Dear Mr. Clinton, with all respect to the office of the president which you held for 8 years, I must say that it is not just ironic that you are now asking the Supreme Court to overturn the legislation you signed into law 17 years ago. It is downright tragic.
Reihan Salam seems to be everywhere. He’s the lead contributor of the “The Agenda” blog on National Review and policy advisor at e21, a think tank that promotes economic policies for the 21st century. He’s a frequent contributor to CNN and Vice.com. He’s also a columnist for Reuters and The Daily. I think he may have more jobs than I do.
They're flailing. That's the impression I get from watching Barack Obama and his White House over the past week.
In April of 2007, a mentally disturbed student showed up at the campus of his school, Virginia Tech, brandishing two semi-automatic pistols, and murdered 32 students, teachers and school employees and wounded 17 others. Then he took his own life.
Totalitarianism is brewing in the heartland. An Indiana inmate is now serving two years for voicing his online opinions against a judge who took away his child-custody rights during a divorce case. I know the custody case pretty well having written about it in 2009. But I'm convinced that the free speech case that is brewing in its aftermath heaps an even greater injustice upon an existing one. And I'm convinced it is showing the darker side of a dangerous man who needs to be stopped.
Do you think the federal government has a spending problem? In private negotiations, President Obama reportedly told Boehner, "We don't have a spending problem." When Boehner countered that "we have a very serious spending problem," Obama eventually replied to Boehner, "I'm getting tired of hearing you say that."
The battle rages on about whether this country wants to further restrict the availability of guns, the types of guns and the ammunition to be used in those guns. On one side is what is referred to as the Gun Nuts with the point being taken by the NRA.
Here’s something that slipped through the cracks thanks to the fake drama that was going on during the fake fiscal crisis coming from our fake government in Washington, DC: Another fake green company boondoggle has resulted in federal dollars being spent on …nothing.
The name “Abraham Lincoln” enjoys a boundless shelf life. The 16th president of the United States is more popular today than ever. The blockbuster movie “Lincoln” recently took home two Oscars, with Daniel Day-Lewis earning the “Best Actor” nod for his masterful portrayal of the Civil War president.
To an astonishing degree since he arrived on the national stage, the national story has been whatever Obama wants it to be, and decidedly not what he doesn’t. If others journalists follow Woodward’s lead, Obama will have to operate in an environment where the major media covers him, instead of fondly echoing him.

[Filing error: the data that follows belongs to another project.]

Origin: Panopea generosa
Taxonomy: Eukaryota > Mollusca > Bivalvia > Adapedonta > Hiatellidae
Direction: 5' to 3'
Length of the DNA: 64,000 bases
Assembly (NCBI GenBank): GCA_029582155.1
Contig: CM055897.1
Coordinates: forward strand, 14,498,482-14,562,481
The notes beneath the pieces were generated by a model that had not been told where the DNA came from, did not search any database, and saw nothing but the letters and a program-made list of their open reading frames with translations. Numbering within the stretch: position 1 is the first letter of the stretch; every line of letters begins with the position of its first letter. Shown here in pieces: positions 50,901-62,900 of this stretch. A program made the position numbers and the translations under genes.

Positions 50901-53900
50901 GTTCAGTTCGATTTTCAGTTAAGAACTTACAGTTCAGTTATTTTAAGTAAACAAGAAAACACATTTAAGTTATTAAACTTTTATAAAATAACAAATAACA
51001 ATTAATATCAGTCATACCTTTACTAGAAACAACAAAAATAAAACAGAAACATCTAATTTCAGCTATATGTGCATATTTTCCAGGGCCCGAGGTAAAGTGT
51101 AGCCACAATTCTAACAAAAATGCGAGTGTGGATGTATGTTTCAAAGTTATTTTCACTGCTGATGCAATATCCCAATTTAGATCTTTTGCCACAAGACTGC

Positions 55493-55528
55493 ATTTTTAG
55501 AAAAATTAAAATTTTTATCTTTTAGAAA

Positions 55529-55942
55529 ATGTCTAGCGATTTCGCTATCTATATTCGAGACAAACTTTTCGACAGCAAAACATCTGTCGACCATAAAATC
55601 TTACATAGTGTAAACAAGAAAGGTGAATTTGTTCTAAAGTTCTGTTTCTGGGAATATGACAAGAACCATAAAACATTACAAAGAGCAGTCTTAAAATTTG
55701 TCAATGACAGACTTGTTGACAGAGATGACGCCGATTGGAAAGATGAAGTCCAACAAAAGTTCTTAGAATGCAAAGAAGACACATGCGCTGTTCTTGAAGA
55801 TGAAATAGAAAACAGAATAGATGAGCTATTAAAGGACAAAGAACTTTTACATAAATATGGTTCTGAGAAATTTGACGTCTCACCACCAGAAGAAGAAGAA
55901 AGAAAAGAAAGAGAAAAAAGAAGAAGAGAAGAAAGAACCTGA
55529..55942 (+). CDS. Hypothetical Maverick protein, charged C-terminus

Over the weekend an al Qaida spokesman in Pakistan stated in a video obituary for a fallen Kashmiri militant that after Afghanistan is retaken, Indian Kashmir is the next target.
It’s no surprise that many Hollywood actors and actresses are on the left side of the aisle. But what is a surprise -- and a nice one at that -- is to see some of them stand by their ideology even when many liberals on Capitol Hill will not.
Last week on Hannity a “Democratic Strategist” named Zerlina Maxwell told Sean and his audience that guns are not the proper deterrent to dissuade rapists, but rather “teaching men not to rape is the key”. When I heard that chunk of stupidity I blew apple juice out of my nostrils -- and I haven’t had any apple juice in the last eight years.
Circular firing squads are about as helpful as they sound, yet they are something at which some Republicans excel. I do my best to avoid engaging in them. To paraphrase President Reagan, my 80 percent friend is not my 20 percent enemy. But sometimes my 80 percent friends do something 100 percent stupid, and pretending they didn’t could cause more damage than calling them out on it.
"Barack Obama of 2007 would be right down here with me arguing against this drone strike program if he were in the Senate," Sen. Rand Paul, R-Ky., declared in the course of his 13-hour Senate "talking filibuster," which delayed a confirmation vote for now-CIA chief John Brennan.
It’s not your fault. You screwed up; you’re a liberal. You’re probably a product of public education, Catholic guilt, or protestant gilt. I played a trick on you and you fell for it. Like most liberals you have a problem with both math and common sense. You really think that the government needs the money more than people who need to save for retirement.
Washington only talks about two choices when the cost of running the government exceeds the revenues: raising taxes and cutting spending. Taxes were raised as a part of the fiscal cliff deal. Sequester fills out the other half of the equation by cutting spending.
The federal government now borrows and spends with such reckless abandon that it is careening toward a global economic catastrophe. If Christians can’t muster the courage to speak out against what Rep. Paul Ryan has called “the most predictable debt crisis in history,” we won’t deserve to be taken seriously after the collapse.
Showdown in Jackson Hole: The Fed Challenged on its Own Turf in Wyoming by Group Likely to Finally Start Dismantling it | Rachel Alexander